Q From Michael Thomas: I was recently working an acrostic puzzle and came upon the clue, “to break up with a loved one”. The answer, which I had never run across, was give the mitten. Could you explain the history of this phrase, please?
A It’s new to me, too, Mr Thomas, as it probably is to readers, since it is now extremely rare. The meaning has often been the one you give (in the American Civil War, a soldier who received a Dear John letter was said to have been given the mitten) but it could also often mean that a woman had rejected a unwelcome admirer out of hand. It occasionally meant that a student had been expelled from college or a workman had got the sack.
The works of P G Wodehouse help keep it in the public mind. He was rather fond of it, usually in the form hand somebody the mitten, and as so many of his stories featured couples constantly getting engaged and then breaking it off, it’s quite common in his work:
Jeeves, I’m sorry to say that fiancée of yours — Miss Watson, you know — the cook, you know — well, the long and the short of it is that she’s chosen riches instead of honest worth, if you know what I mean. ... She’s handed you the mitten and gone and got engaged to old Mr Little!
The Inimitable Jeeves, by P G Wodehouse, 1923.
It’s known to be at least 170 years old. It has sometimes been taken to be North American, as the examples that were written down first — in the 1840s — are from works by Thomas Chandler Haliburton of Nova Scotia, who had a keen ear for the vocabulary of his times. However, as it is also recorded in Britain and the US during much of the nineteenth century, it is probably an older British idiom that emigrants had carried abroad. In support of this, at the end of the century, the English Dialect Dictionary noted it as a British regional or dialect expression in the form to send one a mitten, to reject somebody or to cast them off.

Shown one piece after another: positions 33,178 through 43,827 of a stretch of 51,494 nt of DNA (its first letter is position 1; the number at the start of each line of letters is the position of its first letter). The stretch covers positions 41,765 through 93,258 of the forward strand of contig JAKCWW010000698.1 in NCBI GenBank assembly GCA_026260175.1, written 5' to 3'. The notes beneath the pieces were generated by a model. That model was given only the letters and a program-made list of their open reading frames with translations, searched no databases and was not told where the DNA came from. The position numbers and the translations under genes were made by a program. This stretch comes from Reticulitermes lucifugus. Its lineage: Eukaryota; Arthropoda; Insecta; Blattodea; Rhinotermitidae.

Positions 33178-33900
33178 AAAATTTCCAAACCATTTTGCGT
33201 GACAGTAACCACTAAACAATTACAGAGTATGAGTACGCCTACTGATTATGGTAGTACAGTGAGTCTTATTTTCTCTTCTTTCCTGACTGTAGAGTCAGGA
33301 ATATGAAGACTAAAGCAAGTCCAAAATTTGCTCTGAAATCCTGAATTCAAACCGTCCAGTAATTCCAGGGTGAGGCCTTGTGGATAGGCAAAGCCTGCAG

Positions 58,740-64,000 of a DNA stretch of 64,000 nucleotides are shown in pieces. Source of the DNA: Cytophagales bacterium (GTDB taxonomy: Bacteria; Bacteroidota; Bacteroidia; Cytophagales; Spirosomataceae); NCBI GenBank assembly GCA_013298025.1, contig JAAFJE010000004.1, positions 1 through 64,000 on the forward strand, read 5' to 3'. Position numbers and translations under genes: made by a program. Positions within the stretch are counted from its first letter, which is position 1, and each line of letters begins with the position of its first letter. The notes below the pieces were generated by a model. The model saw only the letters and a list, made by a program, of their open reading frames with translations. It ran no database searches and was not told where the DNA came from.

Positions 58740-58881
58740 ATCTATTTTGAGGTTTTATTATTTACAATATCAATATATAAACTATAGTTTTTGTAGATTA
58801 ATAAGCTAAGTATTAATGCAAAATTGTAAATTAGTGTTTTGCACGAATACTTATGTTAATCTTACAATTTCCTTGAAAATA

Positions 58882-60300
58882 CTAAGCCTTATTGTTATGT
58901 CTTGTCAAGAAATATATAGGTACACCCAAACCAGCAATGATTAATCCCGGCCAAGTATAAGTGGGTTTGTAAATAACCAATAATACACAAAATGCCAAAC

Mitten, for a glove with two sections, one for the thumb and the other for all four fingers, comes from the French mitaine. One French authority has argued this was transferred from the Old French and surviving regional term mite, a pet name for a cat. It’s assumed the link is the cat’s paw. (In modern French a mitaine is a fingerless glove, with moufle having taken over the mitten sense.)
In old slang a mitten was a hand, as the shortened form mitt has been in US parlance. We might guess that a formal handshake was a symbol of rejection. An even more effective one would have been a slap across the face, though the use of give and hand in the idiom suggests otherwise. In north America, to give somebody the frozen mitt or the icy mitt are old variations on the theme, which likewise hint at an unfeeling and formal handshake. These could suggest a broader rejection than just in love:
Paunchy Connor has been my best — indeed my only — friend in this city, when every editor, publisher, and critic has given me the frozen mitt.
Shandygaff, by Christopher Morley, 1918.
Some speculate that the origin of give someone the mitten lies in the Latin mitto, to dismiss, via mittimus (“we send”), which was a legal order that committed a person to prison. If we extend the sense of mittimus to mean sending somebody away, it’s possible that it might have got wrapped up with mitten. But it’s a bit of a stretch.
It is much more probable that it derives from a French tradition by which a young lady who wished to decline a marriage proposal sent her suitor a pair of mittens. I have been told that a similar expression, to get mittens, is recorded in Finnish and that other European countries have had a custom of giving gloves as presents when an agreement was broached, such as a marriage contract. If the gloves were returned, it meant that the proposal was rejected. This may be connected with an old American custom of sending pairs of gloves with invitations to attend a funeral.
There’s enough evidence for the custom of giving gloves or mittens and having them rejected that we don't need to look further for the source of the idiom.